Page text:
A motion filed by Sgt. Frank Wuterich's attorneys claims that Gen. James Mattis, who initially leveled charges against Wuterich and seven other Marines, was improperly influenced in legal matters by an aide who was involved in the investigation into the shooting, Col. John Ewers.
According to senior defense counsel Haytham Faraj, court martial law prevents someone involved in the investigation from giving advice on legal matters related to the case.
"The process that we're talking about is essential to bringing charges forward," Faraj told ABC News. "The process has to remain pure to ensure that the accused's rights are protected. We believe it was flawed."
Seven other Marines had been charged in connection to the killings and the ensuing alleged cover-up, but charges against six of them were dismissed and the seventh was acquitted.
"We are waiting for a conviction," said A.J. Kadhim, vice president of the American Iraqi Association of North Texas. "What happened in Haditha was incorrect for everybody. We were so sad to see innocent people get killed for no reason. But we do believe in the court system in the United States. If they are innocent, we will go with the law.
"It's a war zone, you know what I mean?... There's no justice in general," he said.
Mattis, a four-star general who is now commander of the U.S. Joint Forces Command, testified Monday that he had already made his decisions about the charges before Ewers came on as an adviser, reported Bob Lawrence of ABC San Diego affiliate KGTV.
When asked by prosecutors if he was ever influenced by anyone in the case, Mattis replied, "No, never."
The hearing will not determine whether or not Wuterich should be criminally prosecuted for the incident in Haditha, but whether the charges were brought against him properly. If the motion succeeds and the judge drops the charges "without prejudice," then the government can start the process over with new charges.
On Nov. 20, 2005, the bodies of 24 Iraqi civilians were wrapped in colorful cloth and lain on the floor of a building in Haditha, Iraq. Some of the bundles were much smaller than others. Those were the children.
The day before, a squad of U.S. Marines had been attacked by a roadside bomb. One Marine was killed in the attack.
The Marines' squad leader, Staff Sgt. Wuterich, and another Marine then fired at a group of nearby Iraqis who were fleeing the scene. They killed five, according to the account Wuterich gave CBS' 60 Minutes in August 2008.
Wuterich said his men came under fire, but didn't know from which direction the shots were coming. Wuterich ordered his men to clear a nearby house and, by his own account, to shoot first and ask questions later, according to the CBS report. His men cracked the door and rolled a grenade in.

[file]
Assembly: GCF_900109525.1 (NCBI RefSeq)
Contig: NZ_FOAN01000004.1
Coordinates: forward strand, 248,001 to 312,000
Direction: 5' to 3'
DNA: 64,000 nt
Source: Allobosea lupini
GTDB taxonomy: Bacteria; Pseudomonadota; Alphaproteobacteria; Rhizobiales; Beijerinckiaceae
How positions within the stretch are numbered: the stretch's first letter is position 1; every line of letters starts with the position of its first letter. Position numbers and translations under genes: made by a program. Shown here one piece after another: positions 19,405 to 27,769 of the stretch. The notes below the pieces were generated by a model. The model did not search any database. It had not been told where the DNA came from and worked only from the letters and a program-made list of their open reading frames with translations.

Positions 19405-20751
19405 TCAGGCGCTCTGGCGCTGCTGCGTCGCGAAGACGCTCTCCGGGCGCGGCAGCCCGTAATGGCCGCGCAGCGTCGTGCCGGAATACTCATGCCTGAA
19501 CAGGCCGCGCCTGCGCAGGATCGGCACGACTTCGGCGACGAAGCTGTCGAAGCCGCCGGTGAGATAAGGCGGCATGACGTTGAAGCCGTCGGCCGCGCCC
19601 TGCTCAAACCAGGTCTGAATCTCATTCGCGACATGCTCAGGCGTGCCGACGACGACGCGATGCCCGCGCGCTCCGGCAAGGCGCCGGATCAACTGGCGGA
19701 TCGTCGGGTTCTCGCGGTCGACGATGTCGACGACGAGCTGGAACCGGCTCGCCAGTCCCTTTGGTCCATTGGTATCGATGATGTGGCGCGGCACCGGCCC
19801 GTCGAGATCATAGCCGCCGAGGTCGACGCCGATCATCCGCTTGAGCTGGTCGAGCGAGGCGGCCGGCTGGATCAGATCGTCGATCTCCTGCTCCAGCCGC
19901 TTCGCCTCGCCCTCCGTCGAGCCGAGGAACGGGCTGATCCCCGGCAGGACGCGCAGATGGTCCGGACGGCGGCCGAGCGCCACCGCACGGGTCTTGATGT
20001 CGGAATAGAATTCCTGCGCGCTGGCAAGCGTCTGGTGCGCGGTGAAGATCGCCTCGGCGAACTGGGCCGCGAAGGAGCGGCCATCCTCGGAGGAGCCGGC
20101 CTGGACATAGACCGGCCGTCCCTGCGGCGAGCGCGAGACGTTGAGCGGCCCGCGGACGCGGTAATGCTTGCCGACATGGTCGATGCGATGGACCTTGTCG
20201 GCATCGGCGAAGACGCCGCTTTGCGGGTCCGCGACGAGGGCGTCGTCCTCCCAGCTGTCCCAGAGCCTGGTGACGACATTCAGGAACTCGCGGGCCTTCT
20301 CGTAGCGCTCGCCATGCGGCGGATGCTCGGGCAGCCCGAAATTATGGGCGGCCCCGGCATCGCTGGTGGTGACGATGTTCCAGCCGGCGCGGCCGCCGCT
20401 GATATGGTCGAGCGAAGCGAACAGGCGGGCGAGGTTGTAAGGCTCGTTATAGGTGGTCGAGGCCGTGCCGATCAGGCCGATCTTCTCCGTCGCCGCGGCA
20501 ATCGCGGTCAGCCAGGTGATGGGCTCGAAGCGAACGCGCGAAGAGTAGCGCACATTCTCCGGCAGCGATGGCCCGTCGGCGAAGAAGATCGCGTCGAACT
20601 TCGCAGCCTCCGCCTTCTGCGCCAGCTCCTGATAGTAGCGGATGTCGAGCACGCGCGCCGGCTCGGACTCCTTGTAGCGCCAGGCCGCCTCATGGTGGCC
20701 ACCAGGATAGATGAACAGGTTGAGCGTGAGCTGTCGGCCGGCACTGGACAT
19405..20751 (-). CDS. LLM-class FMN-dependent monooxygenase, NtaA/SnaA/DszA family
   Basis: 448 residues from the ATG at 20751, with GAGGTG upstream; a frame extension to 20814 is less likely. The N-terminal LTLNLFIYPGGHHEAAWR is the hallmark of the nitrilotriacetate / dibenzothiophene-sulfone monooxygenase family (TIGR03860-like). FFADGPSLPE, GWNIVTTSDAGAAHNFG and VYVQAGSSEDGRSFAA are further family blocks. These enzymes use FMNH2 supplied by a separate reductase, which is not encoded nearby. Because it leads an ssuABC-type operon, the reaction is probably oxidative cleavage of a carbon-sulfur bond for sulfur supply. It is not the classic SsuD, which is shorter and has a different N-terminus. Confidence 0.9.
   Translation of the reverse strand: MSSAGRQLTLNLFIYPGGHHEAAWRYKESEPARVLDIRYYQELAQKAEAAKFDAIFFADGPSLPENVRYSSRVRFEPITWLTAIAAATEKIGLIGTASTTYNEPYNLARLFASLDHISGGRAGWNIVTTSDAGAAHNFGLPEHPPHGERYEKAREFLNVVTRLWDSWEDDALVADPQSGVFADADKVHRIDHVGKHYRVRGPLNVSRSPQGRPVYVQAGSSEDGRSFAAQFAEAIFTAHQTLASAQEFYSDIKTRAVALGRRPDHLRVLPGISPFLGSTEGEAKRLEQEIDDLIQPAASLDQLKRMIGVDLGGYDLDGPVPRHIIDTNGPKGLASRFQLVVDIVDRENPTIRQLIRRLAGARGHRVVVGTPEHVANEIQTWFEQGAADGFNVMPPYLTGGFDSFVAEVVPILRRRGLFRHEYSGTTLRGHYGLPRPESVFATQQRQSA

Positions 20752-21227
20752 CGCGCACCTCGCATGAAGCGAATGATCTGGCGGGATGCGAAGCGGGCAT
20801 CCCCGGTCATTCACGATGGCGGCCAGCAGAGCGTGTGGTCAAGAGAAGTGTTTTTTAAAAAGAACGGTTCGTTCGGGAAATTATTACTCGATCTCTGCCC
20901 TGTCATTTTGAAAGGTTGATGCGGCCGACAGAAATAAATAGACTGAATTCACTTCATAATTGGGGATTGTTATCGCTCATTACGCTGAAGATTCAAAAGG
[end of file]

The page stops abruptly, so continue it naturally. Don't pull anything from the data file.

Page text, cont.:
"…I remember there may have been women in there, may have been children in there," he said. "My responsibility as a squad leader is to make sure that none of the rest of my guys died ... and at that point we were still on the assault, so no, I don't believe [I should have stopped the attack]."
He went with his troops to the next house.
"We went through that house much the same, prepping the room with grenades, going in there, and eliminating the threat and engaging the targets…There probably wasn't [a threat], now that I look back on it. But there, in that time, yes, I believed there was a threat," he told CBS.
In the end, 24 civilians were dead, including a three-year-old and a two-year-old.
After TIME Magazine broke the story in spring 2006, the military launched two probes into the incident -- one led by former Special Forces commander Maj. Gen. Eldon Bargewell and another by the Naval Criminal Investigative Service, or NCIS.
Bargewell's report claimed Marine Corps commanders in Iraq showed a "willful" failure to investigate the killings, the New York Times reported in 2007.
Mattis told the court Monday that he based his decisions to charge the eight Marines on the results of the NCIS probe. Wuterich was originally charged with murder, but the charge was later reduced to voluntary manslaughter.
In 2008 a judge found that Mattis was unduly influenced by Ewers when charges against Lt. Col. Jeffrey Chessani were dropped without prejudice. Chessani was not involved in the shooting, but was accused of failing to investigate the incident.
In that case the government did not renew the quest for criminal charges and, after facing a Board of Inquiry, Chessani was ordered to be discharged at his current rank, according to the Thomas More Law Center.
When handing down the dismissal of Chessani's charges in 2008, the judge in the case, Col. Steven Folsom, said, "Unlawful command influence is the mortal enemy of military justice," according to The Associated Press.
"In order to restore the public confidence, we need to take it back. We need to turn the clock back," he said.
Lt. Col. David Jones, acting now as judge in the case, is expected to hand down his decision at the end of the week.
If the motion is defeated, Wuterich is scheduled to appear in court in September on charges of voluntary manslaughter, aggravated assault, reckless endangerment, dereliction of duty and obstruction of justice. Wuterich pleaded not guilty.